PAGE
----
11 Method Students at University of Nottingham (N=246) Measures of Well-Being (PWB & SWB), Distress (IES) and Growth Convenience sample: English as first language 125 scored 35 (IES) or over.

12 Growth & SWB (PWB controlled) Positive Affect Negative Affect-.21*.06.20* 3 Satisfaction with Life Positive Changes.66*** 5 Posttraumatic Growth *p<.05; **p<.01; ***p<.001

13 Growth & PWB (SWB controlled) Psychological Well-being.21*.18* 2 Positive Changes.67*** 3 Posttraumatic Growth *p<.05; **p<.01; ***p<.001

14 Growth following adversity Growth is related to psychological well-being (PWB), not subjective well being (SWB) Growth is a eudaimonic process, rather than a hedonic one The medical model may be inadequate in accounting for growth following adversity

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16 What we now know… Positive reports emerge from catastrophic experiences. Growth is positively related to distress. Growth is related to PWB, not SWB. The role of social support remains to be investigated.

17 The Factors... GROWTH Reports of enhanced sense of self, others and life (inc. spiritual). Posttraumatic Growth Positive Changes in Outlook Stress-related Growth SOCIAL SUPPORT “The sense of being valued, loved and cared for” (Cobb, 1976) Emotional (House, 1988) Structural Perceived Received

18 Growth Measures Posttraumatic Growth Inventory (PTGI; Tedeschi & Calhoun, 1996) Relating to Others New Possibilities Personal Strength Spiritual Change Appreciation for Life Changes in Outlook Questionnaire (CiOQ; Joseph et al. 1993) Positive Changes in Outlook (CiOP) Negative Changes in Outlook (CiON)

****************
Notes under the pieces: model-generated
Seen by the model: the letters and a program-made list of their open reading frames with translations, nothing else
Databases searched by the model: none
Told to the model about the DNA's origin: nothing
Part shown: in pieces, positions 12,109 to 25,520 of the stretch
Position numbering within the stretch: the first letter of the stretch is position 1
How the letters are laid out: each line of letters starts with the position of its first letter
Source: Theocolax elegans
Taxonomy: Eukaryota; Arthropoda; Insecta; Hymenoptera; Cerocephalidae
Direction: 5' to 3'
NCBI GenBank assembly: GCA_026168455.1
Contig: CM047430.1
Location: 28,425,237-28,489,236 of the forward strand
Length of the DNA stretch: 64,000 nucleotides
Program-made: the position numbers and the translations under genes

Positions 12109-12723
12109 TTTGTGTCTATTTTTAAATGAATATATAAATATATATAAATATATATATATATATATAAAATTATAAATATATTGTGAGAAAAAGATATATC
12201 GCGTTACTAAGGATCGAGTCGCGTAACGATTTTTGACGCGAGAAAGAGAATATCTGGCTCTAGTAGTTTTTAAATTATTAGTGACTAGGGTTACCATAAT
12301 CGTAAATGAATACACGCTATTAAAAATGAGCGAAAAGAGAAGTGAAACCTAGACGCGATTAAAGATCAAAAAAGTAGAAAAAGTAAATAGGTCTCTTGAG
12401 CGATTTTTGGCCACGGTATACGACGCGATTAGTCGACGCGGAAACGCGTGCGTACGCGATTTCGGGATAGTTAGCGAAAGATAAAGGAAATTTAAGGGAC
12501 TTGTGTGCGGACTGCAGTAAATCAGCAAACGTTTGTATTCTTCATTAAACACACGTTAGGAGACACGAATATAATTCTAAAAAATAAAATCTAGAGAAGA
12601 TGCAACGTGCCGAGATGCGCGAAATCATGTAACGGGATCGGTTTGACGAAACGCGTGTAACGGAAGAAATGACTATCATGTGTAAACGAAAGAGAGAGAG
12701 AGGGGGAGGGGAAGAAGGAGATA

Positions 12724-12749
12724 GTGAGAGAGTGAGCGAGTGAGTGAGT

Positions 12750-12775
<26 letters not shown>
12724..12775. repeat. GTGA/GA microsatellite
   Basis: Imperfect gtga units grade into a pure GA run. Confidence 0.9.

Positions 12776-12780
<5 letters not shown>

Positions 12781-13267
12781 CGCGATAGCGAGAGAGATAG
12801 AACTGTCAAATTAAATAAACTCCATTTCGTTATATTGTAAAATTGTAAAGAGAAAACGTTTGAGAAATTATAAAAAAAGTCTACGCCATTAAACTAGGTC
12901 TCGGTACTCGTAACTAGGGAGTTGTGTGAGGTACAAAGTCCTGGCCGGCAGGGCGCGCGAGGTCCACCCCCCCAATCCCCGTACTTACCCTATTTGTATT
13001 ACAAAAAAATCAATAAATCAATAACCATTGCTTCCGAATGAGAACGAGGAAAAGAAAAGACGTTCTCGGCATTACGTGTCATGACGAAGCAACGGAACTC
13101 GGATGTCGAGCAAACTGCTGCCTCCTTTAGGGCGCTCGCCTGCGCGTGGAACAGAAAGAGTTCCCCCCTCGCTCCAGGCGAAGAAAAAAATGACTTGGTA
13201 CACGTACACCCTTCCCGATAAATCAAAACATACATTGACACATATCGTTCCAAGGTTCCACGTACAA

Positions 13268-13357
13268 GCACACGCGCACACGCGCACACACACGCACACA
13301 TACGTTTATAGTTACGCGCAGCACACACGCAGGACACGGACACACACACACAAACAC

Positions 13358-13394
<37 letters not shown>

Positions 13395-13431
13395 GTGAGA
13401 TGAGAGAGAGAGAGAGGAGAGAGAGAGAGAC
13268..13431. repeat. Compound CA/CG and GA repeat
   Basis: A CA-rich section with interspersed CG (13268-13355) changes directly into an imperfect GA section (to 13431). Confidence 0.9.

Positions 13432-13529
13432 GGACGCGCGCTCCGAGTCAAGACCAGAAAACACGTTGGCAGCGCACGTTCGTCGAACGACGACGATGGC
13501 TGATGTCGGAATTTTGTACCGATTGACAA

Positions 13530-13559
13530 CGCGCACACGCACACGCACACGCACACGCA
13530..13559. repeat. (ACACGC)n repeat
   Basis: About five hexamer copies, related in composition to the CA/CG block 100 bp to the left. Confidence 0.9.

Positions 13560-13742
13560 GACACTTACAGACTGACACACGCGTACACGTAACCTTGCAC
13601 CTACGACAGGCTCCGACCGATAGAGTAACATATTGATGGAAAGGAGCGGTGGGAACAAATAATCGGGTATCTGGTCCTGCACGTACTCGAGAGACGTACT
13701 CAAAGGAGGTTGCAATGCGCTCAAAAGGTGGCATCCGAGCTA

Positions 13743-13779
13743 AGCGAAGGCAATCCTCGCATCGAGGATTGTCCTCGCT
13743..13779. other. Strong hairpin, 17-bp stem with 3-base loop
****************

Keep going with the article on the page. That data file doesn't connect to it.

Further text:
19 Social Support Measures Perceived Social Support Social Support Questionnaire (SSQ; Sarason et al., 1987) Network size Satisfaction with supports Provision of Social Relations (Turner et al.,1983) Friends Family Colleagues Received Social Support Crisis Support Scale (CSS; Joseph et al., 1992) Received support Satisfaction with support Negative Social Support Unsupportive Social Interactions Inventory (USII; Ingram et al., 2001 ) Bumbling Distancing Blaming Minimising

20 Longitudinal Study Social Support Growth Time One t1Time Two t2 Traumatic Event

21 Longitudinal Study Social Support Growth Time One t1Time Two t2 Traumatic Event

22 Completed Studies Literature Review 35 studies (cancer, sexual assault, heart surgery, combat) SS related to growth No evidence of causality Methodological flaws Growth as Well-Being Growth related to positive emotions Eudaimonic vs Hedonic traditions PTG is related to PWB not SWB Journal of Loss & Trauma (2009)

23 Completed Studies Firefighters’ studies All exposed to trauma Growth not related to social support Social support appears protective toward psychopathology Longitudinal: Phase 1 70 firefighters CCFB 70 firefighters NF&RS All measures of Social Support Two measures of Growth At Phase 2, suggest causal links?

24 Posttraumatic Growth: The role of social support John Durkin FireFit Conference 7th July 2009